The Longest Day
Director: Adam MacDonald / Writers: Ian Carpenter, Lucie Pagé, J.P. Larocque / Cast: Baraka Rahmani, Lisa Berry, Salvatore Antonio, Dean McDermott, Mercedes Morris, Gabriel Darku, Joanne Vannicola, Paula Brancati, Ilan Muallem, Erin Karpluk, Jim Watson, Rosie Simon, Robert Cormier, Patrice Goodman.
Body Count: 19
Laughter Lines: “He jacked cars. He was a hood – he ended up *on* one.”
Season 3 of the Canadian stalk n’ slash anthology opts for a sort of 24 approach, setting each episode over three hours of the longest day of the year, while a mystery killer hacks, burns, and dissects their way through the residents of the Clayborne apartment building, a year to the day after bisexual man-whore Kit was stabbed to death there. So, in a similar move to 2012’s Tower Block, the other inhabitants failed to help the dying man and are so systematically eliminated.
Solstice employs an interesting character approach that caused mucho online moaning of its ‘liberal SJW agenda': We have a Muslim final girl, Saadia, left alone for a few days while her parents are out of town, her best friend Jen, who’s is being raised along with her brother, Connor, by unhinged lesbian stepmom Amber; Angel, bereaved sometime boyfriend of Kit, who is having an affair with Joe, who is with desperate-for-attention blogger Violet. Deep breath in. And then there’s white supremacist Dan, his very slutty daughter Cassidy; annoying artisan coffee shop owning hipster Xander, and his aesxual girlfriend Amy.
Virtually all of these people have hideous personalities, so when the aggressive wife-beating guy down the hall has his head axed off on the street in broad daylight and left on the hood of the car he stole, the detectives who still haven’t solved Kit’s murder are back on the scene.
Throughout the day, the detestable individuals are murdered in a variety of particularly gruesome ways: Face forced into a toilet bowl of acid, boiling water poured down a glass tube directly into the throat, a biology teacher dissected like a frog… The killer is inventive with their weapons to say the least. But who is it? And why? And why is it that these same assholes who were submitting noise complaints suddenly now can’t hear the screams of someone having their face forced into a blender next door?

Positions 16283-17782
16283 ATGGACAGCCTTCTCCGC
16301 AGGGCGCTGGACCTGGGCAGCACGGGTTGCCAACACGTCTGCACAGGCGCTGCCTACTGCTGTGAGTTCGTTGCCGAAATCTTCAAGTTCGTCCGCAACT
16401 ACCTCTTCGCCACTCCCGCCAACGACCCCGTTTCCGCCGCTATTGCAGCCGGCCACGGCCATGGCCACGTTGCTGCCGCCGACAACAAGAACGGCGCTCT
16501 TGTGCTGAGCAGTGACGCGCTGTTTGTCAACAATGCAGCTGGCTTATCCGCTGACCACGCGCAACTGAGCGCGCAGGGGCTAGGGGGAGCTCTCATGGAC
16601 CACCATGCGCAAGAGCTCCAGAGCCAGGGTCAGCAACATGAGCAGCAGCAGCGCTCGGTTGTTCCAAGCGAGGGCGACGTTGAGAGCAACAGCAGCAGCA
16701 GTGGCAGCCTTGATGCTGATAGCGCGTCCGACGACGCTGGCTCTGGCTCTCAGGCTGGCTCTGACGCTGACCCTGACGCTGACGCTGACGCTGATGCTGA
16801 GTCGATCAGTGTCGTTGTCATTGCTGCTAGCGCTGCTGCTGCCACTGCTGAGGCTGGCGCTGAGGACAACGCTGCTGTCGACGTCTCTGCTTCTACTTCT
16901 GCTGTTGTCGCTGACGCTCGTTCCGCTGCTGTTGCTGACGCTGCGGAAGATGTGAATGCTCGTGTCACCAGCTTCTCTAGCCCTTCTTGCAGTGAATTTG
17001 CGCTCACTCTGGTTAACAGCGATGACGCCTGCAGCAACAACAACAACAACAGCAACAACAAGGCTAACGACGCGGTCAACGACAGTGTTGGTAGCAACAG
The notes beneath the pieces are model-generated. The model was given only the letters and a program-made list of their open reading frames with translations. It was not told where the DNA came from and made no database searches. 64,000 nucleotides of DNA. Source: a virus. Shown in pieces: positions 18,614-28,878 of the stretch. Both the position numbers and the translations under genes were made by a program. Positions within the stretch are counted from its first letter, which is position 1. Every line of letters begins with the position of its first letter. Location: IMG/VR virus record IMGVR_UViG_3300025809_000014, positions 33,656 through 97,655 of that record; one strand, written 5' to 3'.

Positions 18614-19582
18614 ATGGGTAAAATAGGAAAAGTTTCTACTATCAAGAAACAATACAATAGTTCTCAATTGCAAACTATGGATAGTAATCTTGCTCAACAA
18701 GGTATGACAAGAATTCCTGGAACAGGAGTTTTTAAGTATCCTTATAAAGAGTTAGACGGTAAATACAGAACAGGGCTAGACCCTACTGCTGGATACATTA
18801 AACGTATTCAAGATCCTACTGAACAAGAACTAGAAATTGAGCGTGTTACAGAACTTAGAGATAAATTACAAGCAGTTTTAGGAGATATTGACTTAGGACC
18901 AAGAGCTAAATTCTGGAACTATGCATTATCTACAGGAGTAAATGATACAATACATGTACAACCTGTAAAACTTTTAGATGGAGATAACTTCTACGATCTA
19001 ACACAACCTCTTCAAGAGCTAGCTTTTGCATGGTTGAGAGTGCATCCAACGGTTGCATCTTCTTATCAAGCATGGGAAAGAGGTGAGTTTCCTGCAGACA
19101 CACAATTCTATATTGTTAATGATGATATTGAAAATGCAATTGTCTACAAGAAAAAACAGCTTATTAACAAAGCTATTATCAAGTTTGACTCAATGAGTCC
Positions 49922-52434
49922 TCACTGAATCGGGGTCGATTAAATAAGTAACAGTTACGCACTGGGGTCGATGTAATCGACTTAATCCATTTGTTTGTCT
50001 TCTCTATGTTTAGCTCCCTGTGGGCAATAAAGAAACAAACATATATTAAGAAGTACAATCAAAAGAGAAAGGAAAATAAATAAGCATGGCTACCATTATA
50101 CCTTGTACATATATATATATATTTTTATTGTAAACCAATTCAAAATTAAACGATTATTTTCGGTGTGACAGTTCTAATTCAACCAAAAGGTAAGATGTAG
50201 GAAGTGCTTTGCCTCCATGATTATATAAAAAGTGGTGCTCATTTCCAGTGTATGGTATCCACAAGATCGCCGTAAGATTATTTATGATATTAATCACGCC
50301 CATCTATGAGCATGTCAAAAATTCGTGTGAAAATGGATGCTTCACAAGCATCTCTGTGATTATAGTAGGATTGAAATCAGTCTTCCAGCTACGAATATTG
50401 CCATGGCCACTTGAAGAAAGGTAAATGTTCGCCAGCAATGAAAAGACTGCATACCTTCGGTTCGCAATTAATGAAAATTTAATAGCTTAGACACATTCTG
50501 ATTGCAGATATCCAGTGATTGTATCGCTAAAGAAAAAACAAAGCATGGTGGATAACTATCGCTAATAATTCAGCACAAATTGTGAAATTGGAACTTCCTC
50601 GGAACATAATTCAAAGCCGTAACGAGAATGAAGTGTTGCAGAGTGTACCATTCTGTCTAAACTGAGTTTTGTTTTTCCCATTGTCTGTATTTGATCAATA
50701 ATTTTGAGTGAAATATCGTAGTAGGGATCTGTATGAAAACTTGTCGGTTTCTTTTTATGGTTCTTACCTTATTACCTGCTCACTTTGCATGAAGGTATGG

Intermittent flashbacks inform us that Kit was a huge dick who pissed off virtually everyone, from receiving oral sex in the corridor, to sleeping with various co-residents – or trying to – and breaking hearts wherever he goes. Then there’s the matter of the woman who posted a bad Tweet about it, was flamed and threatened, until she burnt herself to death in front of everybody.
While marginally less aggressive in its horribly drawn characters than Guilty Party was, Solstice doesn’t do itself in favours either. A handful of the teens aside, everyone else is only capable of shitting over everyone else, from Violet’s slappable gossipmongering, the requisite high school twat who mocks the suicide and calls Saadia a terrorist, and the anti-everybody rants of the bigot – it’s as if the writers are either incapable of, or too afraid to write people we might, heaven forbid, care about or root for.
More actors return in new roles than from season 1 to 2, but if they’re going to forge ahead with further adventures, they really need to invest some time in building a universe where people are capable of more emotions than just hate.
Blurb-of-interest: Erin Karpluk was in Ripper 2: Letters from Within.